The core mission of CMAF is to evolve toward a common format. The requirements document on CMAF further explains, “Several MPEG technologies have been adopted for the majority of video delivered over the internet and other IP networks (cellular, cable, broadcast, etc.). Various organizations have taken MPEG’s core coding, file format and system standards, and combined them into their own specifications for their specific applications. While these specifications share major common parts, their differences result in both unnecessary duplication of engineering effort, and duplication of identical content in slightly different formats. The industry would benefit if application consortia could reference a single MPEG specification (a “common format”) that would allow a single media encoding to work across many applications and devices.”
CMAF is being worked on by Apple, Adobe, and many others in MPEG. Apple’s new container can be seen as a preview of what CMAF could achieve. CMAF defines an ISOBMFF container that is compatible both with Apple’s new container and with MPEG-DASH, using CENC for encryption. It also includes media profiles that define a common set of video and audio codecs, as well as closed caption formats. Finally it includes a model for mapping container constructs into a generic adaptive switching framework. This last part is intended to allow CMAF to fit easily into both the HLS and MPEG-DASH streaming protocols.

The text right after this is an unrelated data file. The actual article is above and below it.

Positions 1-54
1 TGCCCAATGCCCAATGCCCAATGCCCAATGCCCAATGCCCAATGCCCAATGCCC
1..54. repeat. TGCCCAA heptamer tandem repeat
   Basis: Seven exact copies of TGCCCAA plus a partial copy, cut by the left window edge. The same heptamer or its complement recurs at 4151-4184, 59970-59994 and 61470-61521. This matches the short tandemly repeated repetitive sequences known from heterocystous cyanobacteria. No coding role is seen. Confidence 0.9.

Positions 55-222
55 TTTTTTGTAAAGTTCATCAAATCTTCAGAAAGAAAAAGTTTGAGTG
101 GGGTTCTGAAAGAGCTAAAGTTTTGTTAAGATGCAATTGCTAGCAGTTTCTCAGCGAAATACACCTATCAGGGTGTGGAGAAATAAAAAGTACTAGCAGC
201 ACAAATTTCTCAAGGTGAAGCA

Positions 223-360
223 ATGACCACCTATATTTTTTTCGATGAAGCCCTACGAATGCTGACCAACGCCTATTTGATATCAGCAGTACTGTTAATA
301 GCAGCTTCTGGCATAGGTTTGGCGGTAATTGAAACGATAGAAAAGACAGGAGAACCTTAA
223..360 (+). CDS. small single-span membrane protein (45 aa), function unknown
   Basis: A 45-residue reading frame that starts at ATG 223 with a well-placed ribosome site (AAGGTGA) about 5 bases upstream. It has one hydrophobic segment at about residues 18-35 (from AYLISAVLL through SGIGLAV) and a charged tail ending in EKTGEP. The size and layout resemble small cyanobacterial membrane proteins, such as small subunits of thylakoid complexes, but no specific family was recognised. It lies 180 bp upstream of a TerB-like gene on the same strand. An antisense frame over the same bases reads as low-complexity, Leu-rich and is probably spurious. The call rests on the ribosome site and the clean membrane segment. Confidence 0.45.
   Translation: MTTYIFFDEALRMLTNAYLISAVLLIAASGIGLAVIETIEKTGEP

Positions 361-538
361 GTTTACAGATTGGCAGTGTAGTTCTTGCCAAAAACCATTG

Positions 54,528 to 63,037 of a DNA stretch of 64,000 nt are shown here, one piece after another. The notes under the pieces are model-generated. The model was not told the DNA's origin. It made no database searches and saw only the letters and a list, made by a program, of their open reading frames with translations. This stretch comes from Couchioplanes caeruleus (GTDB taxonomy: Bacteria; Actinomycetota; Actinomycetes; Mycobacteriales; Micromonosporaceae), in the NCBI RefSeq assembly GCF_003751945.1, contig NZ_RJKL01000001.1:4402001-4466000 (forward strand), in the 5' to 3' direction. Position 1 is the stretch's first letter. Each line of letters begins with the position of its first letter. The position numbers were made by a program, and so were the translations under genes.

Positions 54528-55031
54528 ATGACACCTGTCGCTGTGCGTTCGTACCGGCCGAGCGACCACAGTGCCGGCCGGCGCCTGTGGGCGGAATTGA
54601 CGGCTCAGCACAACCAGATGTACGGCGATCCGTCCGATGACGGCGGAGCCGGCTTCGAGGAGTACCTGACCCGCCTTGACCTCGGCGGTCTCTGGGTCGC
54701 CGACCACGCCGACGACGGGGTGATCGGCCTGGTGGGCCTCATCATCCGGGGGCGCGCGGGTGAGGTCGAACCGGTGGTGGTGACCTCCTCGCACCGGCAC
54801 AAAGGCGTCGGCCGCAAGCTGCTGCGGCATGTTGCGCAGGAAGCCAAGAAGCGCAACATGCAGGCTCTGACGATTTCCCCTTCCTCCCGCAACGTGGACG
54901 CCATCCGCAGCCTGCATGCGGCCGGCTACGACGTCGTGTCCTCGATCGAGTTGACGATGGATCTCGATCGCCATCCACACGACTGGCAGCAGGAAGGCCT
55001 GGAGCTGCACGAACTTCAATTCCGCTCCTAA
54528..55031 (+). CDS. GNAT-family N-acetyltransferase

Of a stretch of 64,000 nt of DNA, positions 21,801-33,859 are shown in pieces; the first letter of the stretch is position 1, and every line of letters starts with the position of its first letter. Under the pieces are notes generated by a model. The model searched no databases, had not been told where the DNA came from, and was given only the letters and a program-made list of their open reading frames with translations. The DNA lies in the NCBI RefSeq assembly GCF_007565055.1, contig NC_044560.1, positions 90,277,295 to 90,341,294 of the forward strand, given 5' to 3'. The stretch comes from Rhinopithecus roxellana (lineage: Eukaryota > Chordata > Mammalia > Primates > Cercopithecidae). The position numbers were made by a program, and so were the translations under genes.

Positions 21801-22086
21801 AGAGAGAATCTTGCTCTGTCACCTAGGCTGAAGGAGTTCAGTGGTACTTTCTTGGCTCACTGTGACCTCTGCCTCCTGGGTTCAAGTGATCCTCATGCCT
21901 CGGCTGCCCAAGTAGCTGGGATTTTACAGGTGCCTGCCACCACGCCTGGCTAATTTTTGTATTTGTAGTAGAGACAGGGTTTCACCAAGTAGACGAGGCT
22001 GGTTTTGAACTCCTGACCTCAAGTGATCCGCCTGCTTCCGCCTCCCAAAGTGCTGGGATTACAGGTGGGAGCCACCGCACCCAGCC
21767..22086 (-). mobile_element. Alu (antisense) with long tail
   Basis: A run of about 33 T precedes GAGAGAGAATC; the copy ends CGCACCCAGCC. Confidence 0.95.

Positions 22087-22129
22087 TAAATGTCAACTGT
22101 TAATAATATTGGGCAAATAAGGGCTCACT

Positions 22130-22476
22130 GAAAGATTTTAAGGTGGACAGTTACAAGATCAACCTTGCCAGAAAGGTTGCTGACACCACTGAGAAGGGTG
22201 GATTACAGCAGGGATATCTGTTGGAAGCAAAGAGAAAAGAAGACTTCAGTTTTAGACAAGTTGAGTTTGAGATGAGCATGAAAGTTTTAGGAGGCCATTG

CMAF creates a recipe for what is required by a service provider when delivering video services. Service providers must:
- Provide video in H.264/AVC in both CTR and CBC encryptions.
- Provide audio in stereo AAC (and optionally in multi-channel).
- Provide captions in both WebVTT and ISMC1 formats.
- Provide an HLS and a DASH manifest.
This is not the simple, single-format solution the industry has been looking for, but it is actually a big step forward. CMAF is the first time that some of the tectonic divisions in the streaming ecosystem (CBC versus CTR, HLS versus DASH) have been addressed in a single framework. It’s a little complicated, but it’s also consistent.
Apple’s big move: HLS + fragmented MP4 (fMP4).
Clearly, the streaming ecosystem has been trying to unify around a common format with MPEG-DASH, but the exclusion of Apple’s support was a challenge. This changed with the WWDC 2016 announcement of Apple starting to support fMP4 as an additional container format for HLS, and their involvement in CMAF, which is trying to develop a standard fMP4 container.